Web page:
- The Washington Times - Thursday, February 28, 2002

The Washington Redskins have not yet made a firm offer to any of their 17 unrestricted free agents, part of a conservative game plan under which they hope to re-sign the players later at bargain rates.
As free agency begins tomorrow, the Redskins are just $3million under the $71.1million salary cap limit and in need of a starting quarterback. The team has opted to keep its remaining funds available to pursue some of the NFL's leading free agents. NFL sources confirmed that the Redskins have made no offers to their own free agents.
Joe Mendes, the Redskins' vice president of player personnel, said the team will be more disciplined than it was in its free-spending recent years.
"You have to wait for the market to set itself and not be overreactive to any particular player or need you may have," he said. "It takes a great deal of discipline. Clubs have to pay the price for their mistakes in everything they do whether it's the draft or free agency, but free agency is the one that's greatest and has the longest effects."
The Redskins may trade for Chicago quarterback Shane Matthews, though the Bears now appear reluctant to part with the backup until starter Jim Miller or a successor is signed. The Redskins also are considering St. Louis Rams receiver Az-Zahir Hakim as their No.2 receiver and punt returner. Otherwise, it may be a quieter offseason than the past three, turbulent years.
Mendes, who returned to the Redskins in January, is trying to bring a more deliberate style to the front office in his first offseason. That means no rush to overpay free agents that later prove costly against the salary cap.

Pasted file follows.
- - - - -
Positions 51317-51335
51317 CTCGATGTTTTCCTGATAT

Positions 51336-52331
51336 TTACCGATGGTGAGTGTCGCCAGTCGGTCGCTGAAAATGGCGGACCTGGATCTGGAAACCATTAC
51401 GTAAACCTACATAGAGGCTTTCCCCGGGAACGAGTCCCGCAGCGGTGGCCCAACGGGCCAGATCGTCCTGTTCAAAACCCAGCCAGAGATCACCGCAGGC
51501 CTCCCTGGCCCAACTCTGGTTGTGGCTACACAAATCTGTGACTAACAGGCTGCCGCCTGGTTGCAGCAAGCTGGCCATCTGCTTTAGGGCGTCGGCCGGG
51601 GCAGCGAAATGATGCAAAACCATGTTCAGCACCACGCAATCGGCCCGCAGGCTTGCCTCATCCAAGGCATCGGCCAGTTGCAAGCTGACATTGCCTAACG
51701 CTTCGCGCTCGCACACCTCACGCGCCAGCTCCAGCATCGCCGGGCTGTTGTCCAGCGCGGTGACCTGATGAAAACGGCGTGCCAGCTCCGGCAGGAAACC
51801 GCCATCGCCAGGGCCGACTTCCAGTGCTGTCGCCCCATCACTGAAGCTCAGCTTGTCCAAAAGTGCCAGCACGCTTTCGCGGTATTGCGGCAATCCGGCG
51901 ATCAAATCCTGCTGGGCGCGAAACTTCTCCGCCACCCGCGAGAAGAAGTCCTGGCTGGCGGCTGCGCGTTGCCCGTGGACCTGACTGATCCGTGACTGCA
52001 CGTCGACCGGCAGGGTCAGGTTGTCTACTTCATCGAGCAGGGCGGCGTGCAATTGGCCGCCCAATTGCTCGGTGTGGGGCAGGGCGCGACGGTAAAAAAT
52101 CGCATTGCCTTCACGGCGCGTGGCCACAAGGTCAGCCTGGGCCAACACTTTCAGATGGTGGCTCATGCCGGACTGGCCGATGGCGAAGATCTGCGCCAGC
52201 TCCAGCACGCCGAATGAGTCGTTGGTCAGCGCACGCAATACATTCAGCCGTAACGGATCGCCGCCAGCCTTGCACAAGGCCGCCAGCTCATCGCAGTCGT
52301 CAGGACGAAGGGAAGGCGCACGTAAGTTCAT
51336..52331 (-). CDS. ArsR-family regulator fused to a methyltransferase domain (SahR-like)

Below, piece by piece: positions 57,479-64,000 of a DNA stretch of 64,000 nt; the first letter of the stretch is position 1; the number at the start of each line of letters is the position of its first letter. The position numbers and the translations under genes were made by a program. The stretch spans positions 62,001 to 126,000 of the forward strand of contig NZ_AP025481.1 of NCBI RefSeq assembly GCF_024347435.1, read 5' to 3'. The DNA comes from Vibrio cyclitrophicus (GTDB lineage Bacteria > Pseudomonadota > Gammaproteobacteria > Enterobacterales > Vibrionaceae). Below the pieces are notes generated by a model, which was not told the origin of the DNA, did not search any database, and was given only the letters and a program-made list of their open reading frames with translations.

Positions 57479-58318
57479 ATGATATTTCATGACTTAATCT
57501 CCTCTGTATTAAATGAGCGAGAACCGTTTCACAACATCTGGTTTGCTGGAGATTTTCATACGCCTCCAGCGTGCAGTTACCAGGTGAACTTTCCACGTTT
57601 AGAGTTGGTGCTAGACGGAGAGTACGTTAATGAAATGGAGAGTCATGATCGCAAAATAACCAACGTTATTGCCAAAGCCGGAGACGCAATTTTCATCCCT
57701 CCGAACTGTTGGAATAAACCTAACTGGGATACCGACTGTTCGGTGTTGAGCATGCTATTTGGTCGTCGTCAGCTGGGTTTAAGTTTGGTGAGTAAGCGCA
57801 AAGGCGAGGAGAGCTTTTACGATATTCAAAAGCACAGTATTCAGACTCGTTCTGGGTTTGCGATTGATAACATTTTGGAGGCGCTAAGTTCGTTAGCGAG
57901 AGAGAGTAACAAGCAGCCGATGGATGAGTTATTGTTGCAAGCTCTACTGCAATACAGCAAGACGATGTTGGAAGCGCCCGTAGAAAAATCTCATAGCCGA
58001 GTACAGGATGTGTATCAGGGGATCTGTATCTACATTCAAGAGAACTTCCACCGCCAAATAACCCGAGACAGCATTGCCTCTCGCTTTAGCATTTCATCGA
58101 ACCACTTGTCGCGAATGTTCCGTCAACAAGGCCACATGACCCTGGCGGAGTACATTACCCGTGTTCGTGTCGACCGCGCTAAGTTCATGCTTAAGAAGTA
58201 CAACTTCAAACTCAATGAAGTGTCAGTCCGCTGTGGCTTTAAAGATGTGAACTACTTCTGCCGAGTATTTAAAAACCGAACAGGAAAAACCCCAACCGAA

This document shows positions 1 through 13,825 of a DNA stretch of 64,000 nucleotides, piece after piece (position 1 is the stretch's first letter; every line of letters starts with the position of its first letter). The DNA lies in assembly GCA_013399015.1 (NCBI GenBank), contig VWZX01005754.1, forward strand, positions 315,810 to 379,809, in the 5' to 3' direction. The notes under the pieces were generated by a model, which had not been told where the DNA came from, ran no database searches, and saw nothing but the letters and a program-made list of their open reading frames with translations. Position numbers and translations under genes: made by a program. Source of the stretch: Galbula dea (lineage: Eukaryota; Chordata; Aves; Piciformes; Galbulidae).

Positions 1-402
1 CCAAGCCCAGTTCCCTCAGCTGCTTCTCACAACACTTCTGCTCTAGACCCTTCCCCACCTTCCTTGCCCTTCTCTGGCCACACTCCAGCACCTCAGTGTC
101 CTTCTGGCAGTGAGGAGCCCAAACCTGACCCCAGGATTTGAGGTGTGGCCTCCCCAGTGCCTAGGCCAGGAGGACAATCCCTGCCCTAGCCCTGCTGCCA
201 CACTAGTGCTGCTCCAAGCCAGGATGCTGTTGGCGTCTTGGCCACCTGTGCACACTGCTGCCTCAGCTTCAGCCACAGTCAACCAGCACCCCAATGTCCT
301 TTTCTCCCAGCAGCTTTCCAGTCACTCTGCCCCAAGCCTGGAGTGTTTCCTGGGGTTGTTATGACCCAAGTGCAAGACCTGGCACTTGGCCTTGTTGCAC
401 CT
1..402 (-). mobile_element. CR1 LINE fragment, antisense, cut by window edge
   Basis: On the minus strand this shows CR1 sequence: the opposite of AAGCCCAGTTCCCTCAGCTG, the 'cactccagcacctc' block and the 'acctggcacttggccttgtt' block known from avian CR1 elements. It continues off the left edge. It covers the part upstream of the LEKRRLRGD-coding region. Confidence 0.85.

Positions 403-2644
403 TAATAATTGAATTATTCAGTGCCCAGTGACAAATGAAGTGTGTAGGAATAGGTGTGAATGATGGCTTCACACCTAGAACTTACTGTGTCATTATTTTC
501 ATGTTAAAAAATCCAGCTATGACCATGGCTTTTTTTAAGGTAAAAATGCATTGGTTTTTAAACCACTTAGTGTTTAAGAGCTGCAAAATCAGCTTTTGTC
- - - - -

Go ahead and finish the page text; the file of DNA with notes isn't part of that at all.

"If you don't get one of those players, then don't panic at the next phase," Mendes said. "Just because you pay a player a lot of money doesn't mean he's a good player."
Several Redskins free agents said they expect to sign with other teams. Defensive tackle Kenard Lang, receiver Michael Westbrook, tight end Stephen Alexander, center Cory Raymer and linebacker Shawn Barber should draw interest leaguewide. The Redskins are gambling that other teams won't offer those players better deals, though Raymer and Alexander could draw interest from Houston. Lang and Westbrook may be too expensive to retain.
"With a player that we may think we don't have a chance to re-sign, the market may change on that particular player," Mendes said.
Losing certain free agents would cause the Redskins to reassess which other players they will retain. If center Mark Fischer or Raymer signs elsewhere, the Redskins probably would re-sign the other.
"It's almost like a block of Jell-O that keeps moving," Mendes said. "If you can obtain one thing in free agency, then it affects something else."
Mendes said there has been no serious internal discussion about free agent quarterback Chris Chandler, who was released by the Atlanta Falcons on Tuesday. Instead, Matthews ($750,000) would save the Redskins several million dollars over the cost of signing free agents Trent Dilfer or Chandler or trading for the New England Patriots Drew Bledsoe. NFL sources said the Redskins could offer a late-round pick for Matthews when trading begins tomorrow. Washington also will swap defensive tackle Jerry DeLoach for Houston quarterback Danny Wuerffel tomorrow, reuniting Washington coach Steve Spurrier with his former 1996 Heisman Trophy quarterback at the University of Florida.
The offensive line will be one of the top concerns because guards Ben Coleman and Dave Szott, in addition to Raymer, are unsigned. Szott may sign with the New York Giants; Coleman and Raymer will consider other offers.
The Redskins appear to be waiting to create cap room when signing a free agent before releasing any players. Deep snapper Ethan Albright, returner Michael Bates, receiver Kevin Lockett and cornerback Donovan Greer are possible cuts.


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